The above story is based on materials provided by Rice University. Note: Materials may be edited for content and length.


Cite This Page:

Rice University. "Physicists Create Millimeter-sized 'Bohr Atom'." ScienceDaily. ScienceDaily, 1 July 2008. <www.sciencedaily.com/releases/2008/06/080630173921.htm>.
Rice University. (2008, July 1). Physicists Create Millimeter-sized 'Bohr Atom'. ScienceDaily. Retrieved December 18, 2014 from www.sciencedaily.com/releases/2008/06/080630173921.htm
Rice University. "Physicists Create Millimeter-sized 'Bohr Atom'." ScienceDaily. www.sciencedaily.com/releases/2008/06/080630173921.htm (accessed December 18, 2014).

Share This


More From ScienceDaily



More Matter & Energy News

Thursday, December 18, 2014

Featured Research

from universities, journals, and other organizations


Featured Videos

from AP, Reuters, AFP, and other news services

3D Printed Cookies Just in Time for Christmas

3D Printed Cookies Just in Time for Christmas

Reuters - Innovations Video Online (Dec. 18, 2014) — A tech company in Spain have combined technology with cuisine to develop the 'Foodini', a 3D printer designed to print the perfect cookie for Santa. Ben Gruber reports. Video provided by Reuters
Powered by NewsLook.com
How Sony Hopes To Make Any Glasses 'Smart'

How Sony Hopes To Make Any Glasses 'Smart'

Newsy (Dec. 17, 2014) — Sony's glasses module attaches to the temples of various eye- and sunglasses to add a display and wireless connectivity. Video provided by Newsy
Powered by NewsLook.com
Los Angeles Police To Receive 7,000 Body Cameras

Los Angeles Police To Receive 7,000 Body Cameras

Newsy (Dec. 17, 2014) — Los Angeles Mayor Eric Garcetti announced the cameras will be distributed starting Jan. 1. Video provided by Newsy
Powered by NewsLook.com
Jaguar Unveils 360° Virtual Windshield Making Car Pillars Appear Transparent

Jaguar Unveils 360° Virtual Windshield Making Car Pillars Appear Transparent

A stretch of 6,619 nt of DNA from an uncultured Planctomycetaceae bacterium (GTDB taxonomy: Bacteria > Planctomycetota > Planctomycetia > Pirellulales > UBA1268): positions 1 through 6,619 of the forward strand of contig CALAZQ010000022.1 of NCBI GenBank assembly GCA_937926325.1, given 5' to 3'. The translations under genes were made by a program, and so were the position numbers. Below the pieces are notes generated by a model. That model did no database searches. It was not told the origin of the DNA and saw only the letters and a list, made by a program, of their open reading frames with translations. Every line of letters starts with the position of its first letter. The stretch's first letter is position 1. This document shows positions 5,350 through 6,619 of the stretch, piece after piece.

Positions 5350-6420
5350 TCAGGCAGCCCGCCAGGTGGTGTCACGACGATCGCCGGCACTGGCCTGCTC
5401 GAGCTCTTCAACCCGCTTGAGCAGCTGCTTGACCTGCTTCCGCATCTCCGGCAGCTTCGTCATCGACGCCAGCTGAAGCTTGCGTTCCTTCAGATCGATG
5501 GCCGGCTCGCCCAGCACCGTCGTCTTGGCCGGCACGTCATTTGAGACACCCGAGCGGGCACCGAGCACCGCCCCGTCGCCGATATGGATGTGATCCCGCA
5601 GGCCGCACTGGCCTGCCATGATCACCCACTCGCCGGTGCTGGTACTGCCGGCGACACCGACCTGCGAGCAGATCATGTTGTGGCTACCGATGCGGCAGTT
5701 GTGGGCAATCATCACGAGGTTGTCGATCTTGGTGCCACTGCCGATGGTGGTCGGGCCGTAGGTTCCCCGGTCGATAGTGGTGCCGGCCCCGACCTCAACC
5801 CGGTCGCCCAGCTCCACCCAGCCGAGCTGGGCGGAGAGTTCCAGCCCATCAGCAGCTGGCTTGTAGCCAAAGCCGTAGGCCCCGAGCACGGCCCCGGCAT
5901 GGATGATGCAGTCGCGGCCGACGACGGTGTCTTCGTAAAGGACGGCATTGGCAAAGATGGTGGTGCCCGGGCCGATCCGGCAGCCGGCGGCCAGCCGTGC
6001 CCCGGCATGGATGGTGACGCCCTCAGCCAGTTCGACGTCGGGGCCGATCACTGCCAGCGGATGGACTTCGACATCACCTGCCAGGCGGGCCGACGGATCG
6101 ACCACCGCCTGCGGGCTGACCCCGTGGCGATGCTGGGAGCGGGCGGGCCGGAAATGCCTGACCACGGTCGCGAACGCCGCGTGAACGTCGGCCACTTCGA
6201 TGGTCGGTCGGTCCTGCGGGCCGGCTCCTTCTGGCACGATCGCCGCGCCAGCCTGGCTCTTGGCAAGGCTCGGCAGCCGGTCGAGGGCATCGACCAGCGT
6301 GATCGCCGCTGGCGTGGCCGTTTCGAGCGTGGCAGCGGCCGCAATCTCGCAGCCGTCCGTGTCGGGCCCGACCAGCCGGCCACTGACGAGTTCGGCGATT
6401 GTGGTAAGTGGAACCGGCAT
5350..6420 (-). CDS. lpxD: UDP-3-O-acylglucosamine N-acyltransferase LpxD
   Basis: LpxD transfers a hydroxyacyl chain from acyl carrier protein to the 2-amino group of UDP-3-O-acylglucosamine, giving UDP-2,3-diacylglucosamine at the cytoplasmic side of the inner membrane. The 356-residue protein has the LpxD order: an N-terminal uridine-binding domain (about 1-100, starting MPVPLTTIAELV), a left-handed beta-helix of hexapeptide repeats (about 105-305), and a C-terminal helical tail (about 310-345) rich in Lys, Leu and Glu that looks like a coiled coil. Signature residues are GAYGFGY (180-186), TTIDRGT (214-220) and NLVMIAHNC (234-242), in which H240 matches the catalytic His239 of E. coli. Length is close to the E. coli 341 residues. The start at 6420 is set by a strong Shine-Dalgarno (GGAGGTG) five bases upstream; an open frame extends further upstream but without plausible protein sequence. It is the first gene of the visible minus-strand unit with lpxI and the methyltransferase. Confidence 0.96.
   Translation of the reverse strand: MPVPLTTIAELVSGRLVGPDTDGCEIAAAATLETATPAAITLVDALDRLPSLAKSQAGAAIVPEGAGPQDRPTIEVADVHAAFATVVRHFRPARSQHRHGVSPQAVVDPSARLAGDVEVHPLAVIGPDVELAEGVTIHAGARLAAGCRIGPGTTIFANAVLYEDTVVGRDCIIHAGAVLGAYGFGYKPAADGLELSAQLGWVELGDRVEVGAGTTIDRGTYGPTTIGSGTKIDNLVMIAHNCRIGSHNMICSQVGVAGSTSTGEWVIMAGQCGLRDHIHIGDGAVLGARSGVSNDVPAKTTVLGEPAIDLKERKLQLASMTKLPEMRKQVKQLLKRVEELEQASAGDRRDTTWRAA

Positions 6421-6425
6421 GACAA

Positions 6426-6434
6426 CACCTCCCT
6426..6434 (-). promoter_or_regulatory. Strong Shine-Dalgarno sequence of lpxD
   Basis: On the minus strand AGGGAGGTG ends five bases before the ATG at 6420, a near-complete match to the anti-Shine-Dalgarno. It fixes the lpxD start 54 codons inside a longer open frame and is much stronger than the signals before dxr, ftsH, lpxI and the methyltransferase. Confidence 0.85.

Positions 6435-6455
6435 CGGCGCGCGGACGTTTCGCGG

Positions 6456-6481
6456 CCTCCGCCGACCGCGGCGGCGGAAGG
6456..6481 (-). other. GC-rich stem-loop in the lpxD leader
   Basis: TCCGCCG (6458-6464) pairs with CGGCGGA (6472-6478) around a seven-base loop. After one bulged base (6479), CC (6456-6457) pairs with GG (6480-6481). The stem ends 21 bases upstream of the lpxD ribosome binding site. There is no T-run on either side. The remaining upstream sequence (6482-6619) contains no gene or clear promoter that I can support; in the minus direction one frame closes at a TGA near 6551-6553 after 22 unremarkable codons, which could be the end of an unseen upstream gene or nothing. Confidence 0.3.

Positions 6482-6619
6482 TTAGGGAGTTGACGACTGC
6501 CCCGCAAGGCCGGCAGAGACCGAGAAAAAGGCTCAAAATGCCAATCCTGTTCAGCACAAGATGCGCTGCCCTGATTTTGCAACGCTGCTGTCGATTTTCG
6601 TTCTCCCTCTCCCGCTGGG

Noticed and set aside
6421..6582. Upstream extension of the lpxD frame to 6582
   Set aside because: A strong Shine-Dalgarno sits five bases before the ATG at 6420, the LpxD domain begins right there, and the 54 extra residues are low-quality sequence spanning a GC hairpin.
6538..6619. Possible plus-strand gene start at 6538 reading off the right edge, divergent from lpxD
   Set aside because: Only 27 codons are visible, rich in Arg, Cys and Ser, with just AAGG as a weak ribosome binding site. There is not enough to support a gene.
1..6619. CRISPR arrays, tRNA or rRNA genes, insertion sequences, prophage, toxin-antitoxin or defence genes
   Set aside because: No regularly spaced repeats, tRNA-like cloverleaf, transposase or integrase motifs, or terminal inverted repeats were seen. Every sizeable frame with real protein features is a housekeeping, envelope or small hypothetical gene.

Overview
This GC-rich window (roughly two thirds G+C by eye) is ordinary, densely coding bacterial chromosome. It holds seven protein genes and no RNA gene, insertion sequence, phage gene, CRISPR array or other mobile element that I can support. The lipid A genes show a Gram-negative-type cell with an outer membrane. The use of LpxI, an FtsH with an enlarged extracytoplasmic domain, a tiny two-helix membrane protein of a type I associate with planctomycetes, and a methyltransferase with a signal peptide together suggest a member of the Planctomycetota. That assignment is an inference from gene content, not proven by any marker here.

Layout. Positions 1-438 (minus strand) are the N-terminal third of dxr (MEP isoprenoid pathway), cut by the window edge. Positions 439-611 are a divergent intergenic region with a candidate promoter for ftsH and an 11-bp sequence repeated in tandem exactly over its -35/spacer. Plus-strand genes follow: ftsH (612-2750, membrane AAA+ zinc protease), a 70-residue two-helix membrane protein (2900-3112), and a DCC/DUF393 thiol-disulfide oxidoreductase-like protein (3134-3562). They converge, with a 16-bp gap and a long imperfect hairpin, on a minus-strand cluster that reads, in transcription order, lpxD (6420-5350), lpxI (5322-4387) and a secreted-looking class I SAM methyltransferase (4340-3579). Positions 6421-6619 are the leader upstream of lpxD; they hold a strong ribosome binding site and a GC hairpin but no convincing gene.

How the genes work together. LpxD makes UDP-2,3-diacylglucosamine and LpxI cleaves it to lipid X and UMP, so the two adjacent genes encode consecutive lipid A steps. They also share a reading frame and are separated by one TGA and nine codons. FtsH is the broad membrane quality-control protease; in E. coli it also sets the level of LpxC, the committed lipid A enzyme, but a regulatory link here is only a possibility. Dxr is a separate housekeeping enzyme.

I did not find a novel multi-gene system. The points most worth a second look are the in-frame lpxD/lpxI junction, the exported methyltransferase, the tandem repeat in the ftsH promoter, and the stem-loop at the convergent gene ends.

Buzz60 (Dec. 17, 2014) — Jaguar unveils a virtual 360 degree windshield that may be the most futuristic automotive development yet. Jen Markham explains. Video provided by Buzz60
Powered by NewsLook.com

Search ScienceDaily

Number of stories in archives: 140,361

Find with keyword(s):
 
Enter a keyword or phrase to search ScienceDaily for related topics and research stories.

Save/Print:
Share:  

Breaking News:

Strange & Offbeat Stories

 

Space & Time

Matter & Energy

Computers & Math

In Other News

... from NewsDaily.com

Science News

Health News

Environment News

Technology News



Save/Print:
Share:  

Free Subscriptions


Get the latest science news with ScienceDaily's free email newsletters, updated daily and weekly. Or view hourly updated newsfeeds in your RSS reader:

Get Social & Mobile


Keep up to date with the latest news from ScienceDaily via social networks and mobile apps:

Have Feedback?


Tell us what you think of ScienceDaily -- we welcome both positive and negative comments. Have any problems using the site? Questions?
Mobile iPhone Android Web
Follow Facebook Twitter Google+
Subscribe RSS Feeds Email Newsletters
Latest Headlines Health & Medicine Mind & Brain Space & Time Matter & Energy Computers & Math Plants & Animals Earth & Climate Fossils & Ruins